if $30 a ct for fissure filled rubies is a fantastic value 

USD$ 5.00 to 10.00 might be a good value $30 a ct seems only to be a
good value for the Seller.

I know they also use this on emeralds as well. 

In general the accepted treatment for Emeralds is oiling with a clear
removable oil. Permanently filling Emeralds has not usually been an
accepted practice " except for the Gem-a-Trat (now Excel) people who
have been trying to convince the public that their Permanent method
should be the standard treatment for Emeralds.

Best regards,
Robert P. Lowe Jr.
Lowe Associates - Brasil


#7

From what I can tell, $30 per carat is a fair price for glass filled
ruby, but not what I would call a fantastic deal. If the filler is
resin or oil, I would skip it.

Steve
Gems Evermore


#8

peter, those rubies are going for 5 to 10$ /ct just check ebay

bill glickman


#9

If one knowingly buys glass-filled ruby, how does one know how much
of the stone is glass and how much of the stone is ruby ?

But I have a different question. I understand desire to buy natural,
untreated stones. Under some circumstances, I can accept heat
treated stones, But why in a world, one would buy heavily treated
stones. Isn’t it more honest simply use lab-grown material. It looks
better and definitely better value than heavily treated gems.

Leonid Surpin
www.studioarete.com


#10

First of all thank you so much for answering.

Tanzanites are all heat treated. If they were not heat treated they
would be Brown and ugly. Heat treatment raises the value of
Tanzanite. 

Just so I am understanding this correctly, the natural color of
tanzanite is brown? Well, how did they know it would turn out so
beautiful? And then really, the value isn’t the hardness? it’s the
rarity of the color even if it’s helped? And not meaning to over
simplify this, but alot of the different colored stones were colored
because someone said “hey what if we do this to it?”

And really, (what do you call a person who does all this to a
stone?) it's a crap shoot, a geological grab bag? 
All Blue topaz is irradiated and heated. It obviously increases
their worth as clear topaz is basically very inexpensive. 

OK, someone said to me once that topaz from Texas was too light and
wasn’t popular, so that was kinda BS, since it can be treated to
turn it, correct?

Almost all Citrine on the market is heat treated amethyst. It
doesn't necessarily increase their worth as it takes a nice amethyst
to produce a nice citrine. 

So then is ametrine, half treated and half untreated amethyst?

sorry, I am a sponge sometimes. I do get questions alot about what I
have and I really want to get it right, but trying to explain to
customers how this is, why it costs what it does, can be
exasperating. And so the difference between light and darker
Tanzanite is the way the stone took the heating?

And it doesn’t come out of the ground that way at all? I’m not being
stupid I hope, I’m truly intrigued and my eyes are the size of
teacup saucers ,lol.


#11
peter, those rubies are going for 5 to 10$ /ct just check ebay 

Yeah, I’ve seen the cheap ebay stuff. It really is, and looks like,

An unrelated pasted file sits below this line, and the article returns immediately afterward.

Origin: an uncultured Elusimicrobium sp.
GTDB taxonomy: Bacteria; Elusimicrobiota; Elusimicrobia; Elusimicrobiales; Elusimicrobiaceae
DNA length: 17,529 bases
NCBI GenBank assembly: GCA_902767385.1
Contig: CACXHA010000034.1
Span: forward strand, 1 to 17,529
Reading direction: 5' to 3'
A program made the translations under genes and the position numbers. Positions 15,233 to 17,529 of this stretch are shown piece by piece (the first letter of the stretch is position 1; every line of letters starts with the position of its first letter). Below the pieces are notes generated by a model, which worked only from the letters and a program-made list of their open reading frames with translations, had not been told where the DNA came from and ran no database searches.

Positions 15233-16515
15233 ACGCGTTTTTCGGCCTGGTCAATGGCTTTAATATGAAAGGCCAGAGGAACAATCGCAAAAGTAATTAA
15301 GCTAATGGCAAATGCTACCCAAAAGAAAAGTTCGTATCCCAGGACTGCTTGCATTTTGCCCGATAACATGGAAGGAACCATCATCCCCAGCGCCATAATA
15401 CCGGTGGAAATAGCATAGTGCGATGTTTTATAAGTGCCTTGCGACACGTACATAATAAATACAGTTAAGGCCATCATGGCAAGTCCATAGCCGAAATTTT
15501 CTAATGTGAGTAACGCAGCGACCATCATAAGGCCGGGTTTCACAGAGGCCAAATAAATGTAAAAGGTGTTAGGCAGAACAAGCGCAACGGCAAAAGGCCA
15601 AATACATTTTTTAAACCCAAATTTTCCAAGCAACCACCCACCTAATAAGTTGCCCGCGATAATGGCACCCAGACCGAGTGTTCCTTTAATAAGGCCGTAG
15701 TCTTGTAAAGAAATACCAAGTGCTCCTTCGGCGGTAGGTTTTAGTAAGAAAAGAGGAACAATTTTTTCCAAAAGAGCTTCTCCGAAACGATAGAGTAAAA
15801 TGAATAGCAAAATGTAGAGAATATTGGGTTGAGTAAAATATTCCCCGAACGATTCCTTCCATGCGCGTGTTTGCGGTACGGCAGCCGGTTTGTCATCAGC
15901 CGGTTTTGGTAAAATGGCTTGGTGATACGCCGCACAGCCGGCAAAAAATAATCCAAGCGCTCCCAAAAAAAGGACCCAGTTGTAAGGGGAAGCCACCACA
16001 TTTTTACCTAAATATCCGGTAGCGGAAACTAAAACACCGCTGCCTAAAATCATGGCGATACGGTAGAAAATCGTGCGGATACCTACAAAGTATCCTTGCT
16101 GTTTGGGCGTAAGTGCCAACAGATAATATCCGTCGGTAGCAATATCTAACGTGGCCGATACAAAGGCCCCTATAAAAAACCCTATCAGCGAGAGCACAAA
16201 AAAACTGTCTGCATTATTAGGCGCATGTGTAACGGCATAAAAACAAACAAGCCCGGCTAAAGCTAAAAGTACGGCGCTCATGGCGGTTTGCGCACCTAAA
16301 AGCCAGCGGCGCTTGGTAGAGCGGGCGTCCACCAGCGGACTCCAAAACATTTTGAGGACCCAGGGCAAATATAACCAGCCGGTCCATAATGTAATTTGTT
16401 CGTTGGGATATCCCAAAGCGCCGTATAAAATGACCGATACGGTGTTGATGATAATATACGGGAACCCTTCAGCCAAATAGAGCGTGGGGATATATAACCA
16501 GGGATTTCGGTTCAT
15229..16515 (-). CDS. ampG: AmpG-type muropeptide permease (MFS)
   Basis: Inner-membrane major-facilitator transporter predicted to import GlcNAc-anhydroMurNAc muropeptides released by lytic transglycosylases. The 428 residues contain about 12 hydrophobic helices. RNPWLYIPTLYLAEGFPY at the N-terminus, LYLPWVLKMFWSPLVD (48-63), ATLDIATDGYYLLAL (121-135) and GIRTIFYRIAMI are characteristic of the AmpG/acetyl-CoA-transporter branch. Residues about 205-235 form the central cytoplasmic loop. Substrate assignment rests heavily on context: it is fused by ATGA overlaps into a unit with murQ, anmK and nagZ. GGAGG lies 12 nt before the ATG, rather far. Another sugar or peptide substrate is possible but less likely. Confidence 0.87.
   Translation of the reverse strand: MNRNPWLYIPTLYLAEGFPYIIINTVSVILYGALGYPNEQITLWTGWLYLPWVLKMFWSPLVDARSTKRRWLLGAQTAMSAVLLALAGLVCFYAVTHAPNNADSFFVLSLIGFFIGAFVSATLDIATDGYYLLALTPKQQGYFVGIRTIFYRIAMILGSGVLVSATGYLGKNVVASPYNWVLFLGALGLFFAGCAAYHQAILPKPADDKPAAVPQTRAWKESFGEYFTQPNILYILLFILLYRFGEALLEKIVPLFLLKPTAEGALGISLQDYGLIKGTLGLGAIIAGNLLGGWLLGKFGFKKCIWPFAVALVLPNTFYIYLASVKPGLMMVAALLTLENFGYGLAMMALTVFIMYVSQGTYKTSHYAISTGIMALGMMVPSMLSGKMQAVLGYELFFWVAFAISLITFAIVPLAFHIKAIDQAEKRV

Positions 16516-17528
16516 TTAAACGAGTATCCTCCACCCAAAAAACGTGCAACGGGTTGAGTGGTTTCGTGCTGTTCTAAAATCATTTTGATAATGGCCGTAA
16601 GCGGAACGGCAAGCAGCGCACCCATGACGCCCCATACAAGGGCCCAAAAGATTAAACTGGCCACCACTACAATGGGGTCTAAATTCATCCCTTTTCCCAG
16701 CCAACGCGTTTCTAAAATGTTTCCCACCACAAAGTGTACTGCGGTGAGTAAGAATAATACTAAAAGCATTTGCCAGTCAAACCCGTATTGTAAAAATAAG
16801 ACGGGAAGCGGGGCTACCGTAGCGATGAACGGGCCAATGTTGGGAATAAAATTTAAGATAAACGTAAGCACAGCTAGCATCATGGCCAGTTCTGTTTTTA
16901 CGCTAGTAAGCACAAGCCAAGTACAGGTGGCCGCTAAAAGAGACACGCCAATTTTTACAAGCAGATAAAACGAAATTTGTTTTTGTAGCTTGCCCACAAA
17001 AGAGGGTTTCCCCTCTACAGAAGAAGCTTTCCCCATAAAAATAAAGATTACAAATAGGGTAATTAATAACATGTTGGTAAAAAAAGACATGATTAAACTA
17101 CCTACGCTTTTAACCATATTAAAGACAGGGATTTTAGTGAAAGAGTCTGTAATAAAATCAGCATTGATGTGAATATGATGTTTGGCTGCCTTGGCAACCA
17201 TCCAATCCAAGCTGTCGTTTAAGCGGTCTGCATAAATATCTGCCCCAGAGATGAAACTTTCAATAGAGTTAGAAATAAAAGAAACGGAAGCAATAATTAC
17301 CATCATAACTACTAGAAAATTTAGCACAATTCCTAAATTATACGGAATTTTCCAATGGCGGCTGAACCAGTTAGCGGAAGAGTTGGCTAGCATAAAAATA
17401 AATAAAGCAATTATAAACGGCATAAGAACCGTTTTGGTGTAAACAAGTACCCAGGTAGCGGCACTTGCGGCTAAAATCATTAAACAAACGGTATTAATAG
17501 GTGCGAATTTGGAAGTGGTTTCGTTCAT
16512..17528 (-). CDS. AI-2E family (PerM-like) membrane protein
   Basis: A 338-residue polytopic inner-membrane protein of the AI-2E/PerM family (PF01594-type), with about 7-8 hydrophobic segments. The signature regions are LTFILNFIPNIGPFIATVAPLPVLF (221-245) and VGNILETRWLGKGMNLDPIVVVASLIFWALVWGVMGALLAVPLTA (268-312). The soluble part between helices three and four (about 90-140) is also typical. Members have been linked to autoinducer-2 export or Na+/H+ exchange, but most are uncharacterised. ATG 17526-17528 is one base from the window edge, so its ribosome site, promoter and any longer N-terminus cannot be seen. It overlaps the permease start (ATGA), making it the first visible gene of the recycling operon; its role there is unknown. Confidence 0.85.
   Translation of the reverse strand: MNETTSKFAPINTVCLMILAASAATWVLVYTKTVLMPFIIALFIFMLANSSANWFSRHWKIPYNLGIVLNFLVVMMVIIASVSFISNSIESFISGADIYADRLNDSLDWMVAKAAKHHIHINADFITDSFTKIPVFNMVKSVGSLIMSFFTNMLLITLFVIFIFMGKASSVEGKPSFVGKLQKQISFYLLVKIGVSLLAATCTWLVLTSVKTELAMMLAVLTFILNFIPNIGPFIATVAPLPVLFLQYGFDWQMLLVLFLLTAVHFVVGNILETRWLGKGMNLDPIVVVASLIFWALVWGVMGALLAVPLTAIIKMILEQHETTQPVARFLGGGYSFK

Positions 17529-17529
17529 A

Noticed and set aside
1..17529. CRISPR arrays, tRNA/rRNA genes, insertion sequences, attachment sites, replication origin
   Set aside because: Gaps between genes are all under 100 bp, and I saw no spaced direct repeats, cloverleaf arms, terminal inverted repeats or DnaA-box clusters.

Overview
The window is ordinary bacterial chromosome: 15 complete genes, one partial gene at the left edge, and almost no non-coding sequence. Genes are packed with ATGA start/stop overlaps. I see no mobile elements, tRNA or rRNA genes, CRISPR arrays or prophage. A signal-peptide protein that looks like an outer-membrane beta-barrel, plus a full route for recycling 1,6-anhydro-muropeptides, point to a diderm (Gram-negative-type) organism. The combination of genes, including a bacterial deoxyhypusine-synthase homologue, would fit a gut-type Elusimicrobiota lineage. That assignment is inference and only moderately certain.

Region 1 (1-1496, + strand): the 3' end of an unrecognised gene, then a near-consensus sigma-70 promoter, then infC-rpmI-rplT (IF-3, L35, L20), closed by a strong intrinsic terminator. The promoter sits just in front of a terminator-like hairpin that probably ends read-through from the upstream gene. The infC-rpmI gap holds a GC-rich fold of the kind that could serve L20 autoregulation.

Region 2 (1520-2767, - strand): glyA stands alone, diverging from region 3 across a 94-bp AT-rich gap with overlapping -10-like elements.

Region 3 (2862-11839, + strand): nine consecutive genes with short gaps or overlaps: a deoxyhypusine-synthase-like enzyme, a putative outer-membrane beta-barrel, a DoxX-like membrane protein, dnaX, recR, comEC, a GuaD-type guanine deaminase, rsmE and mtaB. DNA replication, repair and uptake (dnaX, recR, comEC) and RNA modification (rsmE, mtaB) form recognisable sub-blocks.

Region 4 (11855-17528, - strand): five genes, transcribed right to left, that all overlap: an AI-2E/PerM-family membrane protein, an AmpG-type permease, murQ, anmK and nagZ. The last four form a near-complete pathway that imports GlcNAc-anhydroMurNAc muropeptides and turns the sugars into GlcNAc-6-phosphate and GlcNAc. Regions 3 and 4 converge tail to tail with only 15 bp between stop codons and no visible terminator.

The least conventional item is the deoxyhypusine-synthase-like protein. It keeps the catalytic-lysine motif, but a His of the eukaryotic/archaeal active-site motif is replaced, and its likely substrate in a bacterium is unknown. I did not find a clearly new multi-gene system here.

junk at those prices. what caught my eye with the stones I saw at
the SNAG convention is that they looked really good. Inclusions, yes.
But still clear enough for good light return, and a really good
color. There’s lots of cheap ruby on ebay or the web. These were a
good deal better than that. Now, they may have been priced higher
than they should have been, or that I’d have found them for at
Tucson, but they weren’t 5 and 10 dollar a carat stones. I thought
the asking price was quite fair. Some of these were quite sizable too
(3 to 4 carat). But then, I can’t say I frequently buy ruby, so
perhaps I’m out of touch and they were way too much. But I don’t
think so…

Peter Rowe


#12
All Blue topaz is irradiated and heated. It obviously increases
their worth as clear topaz is basically very inexpensive. 
So then is ametrine, half treated and half untreated amethyst? 

There is natural blue topaz from Brazil, but as with most gems not
likely enough to meet the demand.

Ametrine from the Anahi Mine in Bolivia is natural, but there is a
process, developed in Russia, for lab-grown ametrine.

Ray Prater


#13

I think the problem is two-fold.

One- The beryllium filled rubies are being sold as a higher clarity
than they really are. Two- The durability. What if you have to retip
a
prong on one of these beauties in the future, and don’t remember that
is was filled, then YOU have to deal with the aftermath. I’ll pass,
on
the sale, and the repair.

I feel this is where customer service starts or perhaps ends. You
wouldn’t want your sister (if she were in your good graces.) to
purchase one of these stones, so treat your customers the same way.
My 2 cents


#14
I really love the emails that go through here (from my college
experience) I just don't think a classroom at a college could be
this interesting This brought to mind a pithy saying I came across. 

It is important that students bring a certain ragamuffin, barefoot,
irreverence to their studies; they are not here to worship what is
known, but to question it. [From The Ascent of Man by Jacob
Bronowski,
1973]

I think we have this in Orchid. Sure, many of the same questions
seem to be asked over and over as new people learn techniques new to
them that more experience people have already encountered, but many
also as “Why???” or “Why not???” with all the irreverence of
Bronowski’s ragamuffin irreverent barefoot student. There should be
more of that in education.

This prompts another thought. When I was in the military we had
innumerable rules, regulations, customs, and traditions which needed
to be followed. I found that once I knew them well enough to go
beyond them to understanding the why of them I was better able to
apply the principles upon which they were built to novel situations